Friday, October 20, 2023

Letting Go Tour and Giveaway


What would you do if your religion forced you to choose between the church and your children?

Letting Go

How a Family Crisis Brought Clarity and Authenticity

by Lisa Hoelzer

Genre: Memoir

What would you do if your religion forced you to choose between the church and your children?

That's the dilemma Lisa Hoelzer faced after raising her four children within the confines of a strict, high-demand religion that dictated almost every aspect of their lives, from how they dressed to what they ate to how they used their time. Her vision of their ideal future started to change, however, when one child announced they were bisexual. Then another made a similar declaration. Additionally, her children struggled with anxiety and depression-conditions the church didn't prepare Hoelzer to deal with. If she followed the church's restrictive teachings, Hoelzer would have to turn her back on her beloved offspring. For this and other reasons, Hoelzer's small misgivings about the church grew into large objections.

Letting Go recounts the story of how, when faced with a transformational crisis that could have destroyed her family, Hoelzer chose a difficult and forbidden path that would change her world and theirs for the better. 

This is a book for anyone struggling to push ahead when there doesn't seem to be an easy or obvious path. Whether you're deconstructing religion or parenting a teen struggling with mental health, this insightful book will engage you with its thought-provoking ideas. With warmth, vulnerability, and insight, Hoelzer empowers readers to accept their children as they are and step into their more authentic selves. 

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Many parents in our faith community would be distressed by this conversation, particularly the lack of interest in church. They would worry about their child following the precepts of the gospel and qualifying for heaven, and they would worry about the cohesiveness of their eternal family. “What if everyone else in the family made it to heaven, but this one child wasn’t there with us?” they might ask themselves. That would be tragic. I’ve heard a saying from members of our church: “No empty chairs in heaven.” Each person has a seat at the table, and if one of them doesn’t make it to heaven, there will be an empty chair, and the rest of the family members will be forlorn.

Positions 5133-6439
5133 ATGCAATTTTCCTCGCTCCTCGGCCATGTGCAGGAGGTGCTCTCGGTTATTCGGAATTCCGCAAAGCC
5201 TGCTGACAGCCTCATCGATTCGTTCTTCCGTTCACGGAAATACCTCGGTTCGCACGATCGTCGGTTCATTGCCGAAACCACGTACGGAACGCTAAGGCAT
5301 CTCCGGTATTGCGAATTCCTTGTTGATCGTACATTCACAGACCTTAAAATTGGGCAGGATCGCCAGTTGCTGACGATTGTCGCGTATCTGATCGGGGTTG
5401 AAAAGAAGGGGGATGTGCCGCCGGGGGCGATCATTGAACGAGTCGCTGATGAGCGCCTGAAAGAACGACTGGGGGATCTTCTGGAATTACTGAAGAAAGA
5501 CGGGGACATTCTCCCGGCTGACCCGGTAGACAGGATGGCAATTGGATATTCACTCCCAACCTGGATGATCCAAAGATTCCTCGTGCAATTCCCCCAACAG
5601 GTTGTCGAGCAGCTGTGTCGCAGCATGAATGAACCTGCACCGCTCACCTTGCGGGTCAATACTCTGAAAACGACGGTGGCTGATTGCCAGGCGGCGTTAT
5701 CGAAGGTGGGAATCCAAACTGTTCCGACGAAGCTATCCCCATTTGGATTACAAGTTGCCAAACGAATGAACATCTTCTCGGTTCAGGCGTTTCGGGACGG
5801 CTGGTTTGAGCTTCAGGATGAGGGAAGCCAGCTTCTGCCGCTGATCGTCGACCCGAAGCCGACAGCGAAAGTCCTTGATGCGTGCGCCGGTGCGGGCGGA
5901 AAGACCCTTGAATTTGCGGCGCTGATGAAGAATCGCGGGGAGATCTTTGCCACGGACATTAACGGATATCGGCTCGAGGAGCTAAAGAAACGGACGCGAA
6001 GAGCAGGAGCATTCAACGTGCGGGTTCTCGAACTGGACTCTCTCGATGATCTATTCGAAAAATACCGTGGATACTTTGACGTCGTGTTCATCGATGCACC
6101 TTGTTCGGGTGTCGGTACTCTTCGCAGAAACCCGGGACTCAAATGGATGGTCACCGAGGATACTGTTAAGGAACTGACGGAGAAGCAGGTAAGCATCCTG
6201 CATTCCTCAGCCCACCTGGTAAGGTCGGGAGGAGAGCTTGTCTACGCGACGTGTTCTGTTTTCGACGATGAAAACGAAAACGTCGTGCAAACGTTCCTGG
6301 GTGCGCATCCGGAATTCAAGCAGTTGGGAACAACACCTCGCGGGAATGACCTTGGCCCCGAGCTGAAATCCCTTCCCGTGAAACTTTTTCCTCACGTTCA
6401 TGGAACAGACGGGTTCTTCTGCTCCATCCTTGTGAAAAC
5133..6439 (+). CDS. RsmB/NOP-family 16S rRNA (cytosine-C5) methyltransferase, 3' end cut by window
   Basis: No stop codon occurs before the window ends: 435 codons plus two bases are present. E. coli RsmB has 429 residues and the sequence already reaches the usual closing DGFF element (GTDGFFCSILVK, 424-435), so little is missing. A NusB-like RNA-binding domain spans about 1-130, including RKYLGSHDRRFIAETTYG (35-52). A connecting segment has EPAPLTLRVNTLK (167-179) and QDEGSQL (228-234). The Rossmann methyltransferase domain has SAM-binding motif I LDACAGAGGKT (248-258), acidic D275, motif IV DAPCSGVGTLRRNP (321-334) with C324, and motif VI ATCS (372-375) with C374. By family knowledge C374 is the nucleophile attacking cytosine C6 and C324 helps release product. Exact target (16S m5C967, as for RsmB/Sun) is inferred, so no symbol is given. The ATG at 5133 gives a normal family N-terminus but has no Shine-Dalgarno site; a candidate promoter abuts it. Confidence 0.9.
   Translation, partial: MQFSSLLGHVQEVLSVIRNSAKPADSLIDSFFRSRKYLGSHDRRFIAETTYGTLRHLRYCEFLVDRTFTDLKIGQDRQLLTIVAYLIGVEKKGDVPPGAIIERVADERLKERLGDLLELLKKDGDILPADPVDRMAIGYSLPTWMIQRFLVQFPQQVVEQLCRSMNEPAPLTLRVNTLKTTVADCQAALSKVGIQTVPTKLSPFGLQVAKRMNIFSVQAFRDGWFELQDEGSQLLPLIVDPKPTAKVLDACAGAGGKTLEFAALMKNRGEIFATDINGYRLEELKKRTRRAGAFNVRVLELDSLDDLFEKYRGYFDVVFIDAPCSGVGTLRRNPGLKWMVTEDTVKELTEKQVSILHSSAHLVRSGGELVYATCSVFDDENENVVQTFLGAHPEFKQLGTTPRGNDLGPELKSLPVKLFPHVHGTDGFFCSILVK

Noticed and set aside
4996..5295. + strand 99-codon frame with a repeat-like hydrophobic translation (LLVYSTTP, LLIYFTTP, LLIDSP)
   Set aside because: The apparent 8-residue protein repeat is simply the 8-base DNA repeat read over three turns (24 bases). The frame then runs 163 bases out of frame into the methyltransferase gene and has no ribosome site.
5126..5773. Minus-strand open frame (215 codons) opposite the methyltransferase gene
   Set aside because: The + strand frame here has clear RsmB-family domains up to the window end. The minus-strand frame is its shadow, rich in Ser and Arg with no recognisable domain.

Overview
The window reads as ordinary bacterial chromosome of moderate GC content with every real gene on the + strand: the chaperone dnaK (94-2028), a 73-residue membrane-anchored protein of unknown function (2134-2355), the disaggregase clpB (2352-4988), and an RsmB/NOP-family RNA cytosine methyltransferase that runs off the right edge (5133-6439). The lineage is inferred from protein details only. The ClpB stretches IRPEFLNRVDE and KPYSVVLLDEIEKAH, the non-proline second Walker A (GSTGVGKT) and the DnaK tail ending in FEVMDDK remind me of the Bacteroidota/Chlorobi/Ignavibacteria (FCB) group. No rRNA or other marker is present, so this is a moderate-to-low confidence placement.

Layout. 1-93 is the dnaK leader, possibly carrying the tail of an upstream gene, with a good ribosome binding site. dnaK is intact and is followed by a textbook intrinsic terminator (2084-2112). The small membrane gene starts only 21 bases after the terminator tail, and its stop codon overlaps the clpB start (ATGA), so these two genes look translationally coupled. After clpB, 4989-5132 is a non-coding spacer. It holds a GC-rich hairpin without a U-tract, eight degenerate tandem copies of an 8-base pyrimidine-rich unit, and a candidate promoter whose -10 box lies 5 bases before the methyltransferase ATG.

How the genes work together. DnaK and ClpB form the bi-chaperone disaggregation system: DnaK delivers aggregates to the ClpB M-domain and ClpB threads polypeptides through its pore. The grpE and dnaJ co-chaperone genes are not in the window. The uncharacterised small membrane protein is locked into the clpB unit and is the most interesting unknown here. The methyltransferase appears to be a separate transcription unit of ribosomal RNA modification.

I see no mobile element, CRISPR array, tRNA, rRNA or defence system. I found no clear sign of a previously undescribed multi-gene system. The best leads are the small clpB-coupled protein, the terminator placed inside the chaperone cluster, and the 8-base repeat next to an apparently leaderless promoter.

Bryan and I have both felt for years that this was a manipulative and fear-based concept. It implies that everyone must be the same and take the same path or something has gone horribly wrong. It also implies a lack of long-term perspective. Life is long. Sometimes children finding their own way come back to the church eventually, especially if they are treated with kindness and acceptance during their time away. The people who use this saying are well-meaning, but in essence it is a form of coercion to get your children to act how you want them to. 

Bryan and I had decided long ago that instead of having a family motto centered on no empty chairs in heaven, we would focus on having no empty chairs at our earthly table.  We wanted everyone in our family to feel comfortable with us and accepted by us, not judged for their actions or for who they are. We didn’t care what the church told us to do, we were going to keep our children close. 

Needless to say, I was not distressed by Brooke’s answer. I understood that, in general, many people do not have the same interest in the church that I have, and I could especially understand why an LGBTQ person would not want to be involved. I was happy to set Brooke free of the restrictions of the church. I felt calm and comfortable with the idea that she would not participate in or be a part of the church anymore. But of course, there was that nagging thought in the back of my mind that I should care more, I should be more distressed. If I were a true believer, I would strongly desire that my family, as well as everyone else in the world, join and stay in the church.

Lisa Hoelzer took being a stay-at-home mom to her four children very seriously. She studied parenting books and worked hard to improve and grow as a parent. She eventually created her own paradigm for parenting, which you can find at

An avid learner, Lisa has a bachelors in chemistry and a masters in social work. She is a lifelong student of the human psyche, including motivations, biases, mind management, and mental health. She writes about mind management on Medium. Lisa loves to read, write, and discover more about the world. Her other interests include anti-racism, LGTBQ-allyship, and spirituality after religion.

Her memoir, Letting Go: How a Family Crisis Brought Clarity and Authenticity will be out in October 2023. An essay based on an excerpt from the book was published in the literary journal Academy of Heart and Mind in November, 2022. She and her family have lived in New Orleans, Minnesota, and Utah.

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